Dear CS Community,
In support of the Black Lives Matter movement, we recommit to eradicating racism wherever it is found, including in ourselves and our institutions. We are outraged by the brutal murders of George Floyd, Ahmaud Arbery, Breonna Taylor, Tony McDade, Nina Pop, David McAtee, and countless other black Americans who have lost their lives as a consequence of police brutality and racism. Words can't adequately convey the emotions of the moment. Anger. Frustration. Despair. The challenge that we face reminds us that the last few months, and last few weeks, have impacted all of us in this department in some way, and some of us profoundly. Know that there are teachers, staff, and students who stand with you.
As a department we strive to uphold the Fundamental Standard of respect and dignity for all members of the Stanford community. Today, we ask you to join us in exploring the ways in which our field, computer science, reinforces systemic injustice. We commit ourselves and our department to questioning the comfortable status quo and closing the digital divide to seek equality and face injustice.
#ShutDownSTEM Day, June 10
Tomorrow is #ShutDownSTEM day. We invite and support all faculty, staff, and students in our department to set aside some of our regular tasks and take time for education, action, and healing, including reflecting on how this statement applies to us:
“Academia and STEM are global endeavors that sustain a racist system, where Black people are murdered. No matter where you physically live, you impact and are impacted by this moment in history. This is not exclusive to the United States. We must all work against anti-Black racism.” [#ShutDownSTEM About (https://www.shutdownstem.com/about) ]
We acknowledge that students may have remaining academic obligations; those who cannot set aside time tomorrow for any reason are asked to devote time and attention this week and on a continuing basis.
Our Department Community
The Stanford CS department lacks diversity and must work to support Black excellence. We recognize that Black and other marginalized people, including Indigenous, Latinx and Hispanic, and first-generation/low-income scholars are underrepresented among our faculty, staff, graduate students, and undergraduate majors. The University, School of Engineering, and our department have ongoing efforts to redress this, but we have to do more.
We acknowledge a long duration of wrongs–from the founding of Stanford University on ancestral Ohlone lands to anti-Black housing discrimination that creates a persistent wealth and educational access gap between Palo Alto and neighboring cities, and even to the present when our response to the murders and protests was slower and less emphatic than it ought to have been.
Computer Science, Technology, and Racism
Modern digital technology, the product of academic research and entrepreneurial leaders in this department, and others like it, is now a pervasive force in the world today. Even without coronavirus, a massive portion of human interaction is mediated by digital technology and social media, all the more so during the current pandemic affecting us all. Algorithms, data collection, networking, information services replacing thoughtful journalism, automatic decision making at a huge scale based on sensitive personal data, and more, shape modern thought, identity, and action in subtle, extensive, and often corrosive ways. The impact extends far beyond what any of its creators could imagine. Yet as those responsible for its continued design, creation, and development, we bear responsibility for reckoning with the consequences of modern digital technology in furthering privilege, racism, inequity, policing, and oppression. We acknowledge the work of scholars, many of whom are black women, who have been studying and warning about these issues for many years.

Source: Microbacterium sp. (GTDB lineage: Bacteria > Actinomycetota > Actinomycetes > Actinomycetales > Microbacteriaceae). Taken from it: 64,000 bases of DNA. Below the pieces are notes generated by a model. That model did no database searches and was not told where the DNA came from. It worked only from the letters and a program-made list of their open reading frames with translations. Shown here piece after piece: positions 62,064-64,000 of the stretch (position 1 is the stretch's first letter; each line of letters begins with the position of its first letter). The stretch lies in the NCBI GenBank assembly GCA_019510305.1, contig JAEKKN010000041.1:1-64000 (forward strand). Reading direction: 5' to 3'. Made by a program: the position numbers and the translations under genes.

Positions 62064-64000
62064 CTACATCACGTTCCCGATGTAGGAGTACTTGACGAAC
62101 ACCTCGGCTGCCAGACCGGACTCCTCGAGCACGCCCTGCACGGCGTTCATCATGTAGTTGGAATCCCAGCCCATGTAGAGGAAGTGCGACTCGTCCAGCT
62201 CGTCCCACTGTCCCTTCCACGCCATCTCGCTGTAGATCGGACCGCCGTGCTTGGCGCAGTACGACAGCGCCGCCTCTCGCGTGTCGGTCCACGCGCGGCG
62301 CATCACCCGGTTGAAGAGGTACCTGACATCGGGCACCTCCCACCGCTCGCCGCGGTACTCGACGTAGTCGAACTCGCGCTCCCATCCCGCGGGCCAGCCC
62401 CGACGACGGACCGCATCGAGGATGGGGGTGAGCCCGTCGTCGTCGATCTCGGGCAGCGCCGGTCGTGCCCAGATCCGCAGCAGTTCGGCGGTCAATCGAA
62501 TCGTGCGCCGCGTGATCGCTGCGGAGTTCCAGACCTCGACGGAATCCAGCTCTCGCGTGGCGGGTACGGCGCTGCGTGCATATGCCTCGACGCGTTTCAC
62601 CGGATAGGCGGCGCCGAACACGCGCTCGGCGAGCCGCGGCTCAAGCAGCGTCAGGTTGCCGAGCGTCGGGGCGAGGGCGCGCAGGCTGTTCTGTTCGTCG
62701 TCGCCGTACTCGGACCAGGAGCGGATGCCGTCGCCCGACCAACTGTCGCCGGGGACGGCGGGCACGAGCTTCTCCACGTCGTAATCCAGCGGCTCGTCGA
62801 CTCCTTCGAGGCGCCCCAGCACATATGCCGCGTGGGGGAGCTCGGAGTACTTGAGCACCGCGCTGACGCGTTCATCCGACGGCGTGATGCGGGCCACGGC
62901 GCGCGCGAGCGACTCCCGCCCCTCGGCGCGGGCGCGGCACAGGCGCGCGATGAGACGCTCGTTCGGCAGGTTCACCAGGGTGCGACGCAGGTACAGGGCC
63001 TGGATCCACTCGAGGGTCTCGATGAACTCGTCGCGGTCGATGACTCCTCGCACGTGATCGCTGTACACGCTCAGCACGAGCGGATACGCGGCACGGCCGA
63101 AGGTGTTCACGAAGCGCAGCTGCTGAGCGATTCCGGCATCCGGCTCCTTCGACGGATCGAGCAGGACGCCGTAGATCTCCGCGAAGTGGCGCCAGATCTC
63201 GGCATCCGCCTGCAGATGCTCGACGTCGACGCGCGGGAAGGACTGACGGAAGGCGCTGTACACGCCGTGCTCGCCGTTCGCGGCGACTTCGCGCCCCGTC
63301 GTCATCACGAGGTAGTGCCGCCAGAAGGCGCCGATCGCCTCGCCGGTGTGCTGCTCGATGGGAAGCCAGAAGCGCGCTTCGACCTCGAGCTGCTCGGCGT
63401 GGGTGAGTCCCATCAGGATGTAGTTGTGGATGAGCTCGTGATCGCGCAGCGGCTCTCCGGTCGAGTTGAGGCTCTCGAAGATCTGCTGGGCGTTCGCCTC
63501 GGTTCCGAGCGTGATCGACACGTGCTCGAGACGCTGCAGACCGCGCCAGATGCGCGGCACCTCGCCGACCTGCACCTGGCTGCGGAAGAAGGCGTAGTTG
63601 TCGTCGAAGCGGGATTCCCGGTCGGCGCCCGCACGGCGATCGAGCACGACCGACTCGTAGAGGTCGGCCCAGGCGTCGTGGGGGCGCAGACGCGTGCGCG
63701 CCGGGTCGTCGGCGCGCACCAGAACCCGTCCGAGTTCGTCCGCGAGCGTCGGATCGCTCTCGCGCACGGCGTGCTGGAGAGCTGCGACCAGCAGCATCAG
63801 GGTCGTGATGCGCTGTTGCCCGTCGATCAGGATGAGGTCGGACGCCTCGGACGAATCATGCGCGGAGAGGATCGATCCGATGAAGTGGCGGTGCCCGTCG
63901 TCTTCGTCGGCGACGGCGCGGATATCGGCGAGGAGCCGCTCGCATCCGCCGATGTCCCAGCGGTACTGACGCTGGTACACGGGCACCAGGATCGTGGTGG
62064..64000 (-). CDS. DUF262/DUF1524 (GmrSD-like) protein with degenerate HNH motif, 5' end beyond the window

Departmental Action to Support Black Members of Our Community
We will be taking additional measures to put these commitments into action. These include:
- A commitment to honest and active communication
- Inclusive graduate admissions, student recruitment, mentoring, and support of black and marginalized people
- Improved recruitment and hiring processes at all levels, drawing on current research and best practices to prevent bias.
- Commitment to continued support for campus and departmental organizations such as Black in CS and SBSE that serve essential functions, including funding student participation in workshops and conferences
- Courses applying the tools of academic inquiry to understanding the role our field too often plays in furthering privilege, racism, inequity, policing, and oppression
- Academic commitment to the continuous advancement of responsible computing and to addressing different forms of harm due to computing technologies
- Heightened scrutiny of academic-industry relationships with corporations whose work furthers or profits from racism, inequity, policing, and oppression
- Commitment to the continued support of outreach and education programs for young scientists, particularly those from underrepresented communities
- A departmental Town Hall to listen to and support community members, and assemble the basis for further action
We ask you to share your ideas and feedback on how to move toward greater justice. We cannot do it alone; we can only do it together. Feel free to send your ideas and feedback to the CS Diversity Committee Chair, Moses Charikar (firstname.lastname@example.org), or leave anonymous feedback (https://forms.gle/kWX3FWRXDd5ULkJJ9) .
Speaking personally, we want to be sure that all members of our community hear these words from each of us signing this message: Black Lives Matter. They matter to me.
John Mitchell, Moses Charikar, Debby Inenaga, James Landay, Cynthia Lee, Chris Piech, Omer Reingold, Mehran Sahami, Erika Strandberg, Christina Wodtke
On behalf of the CS Department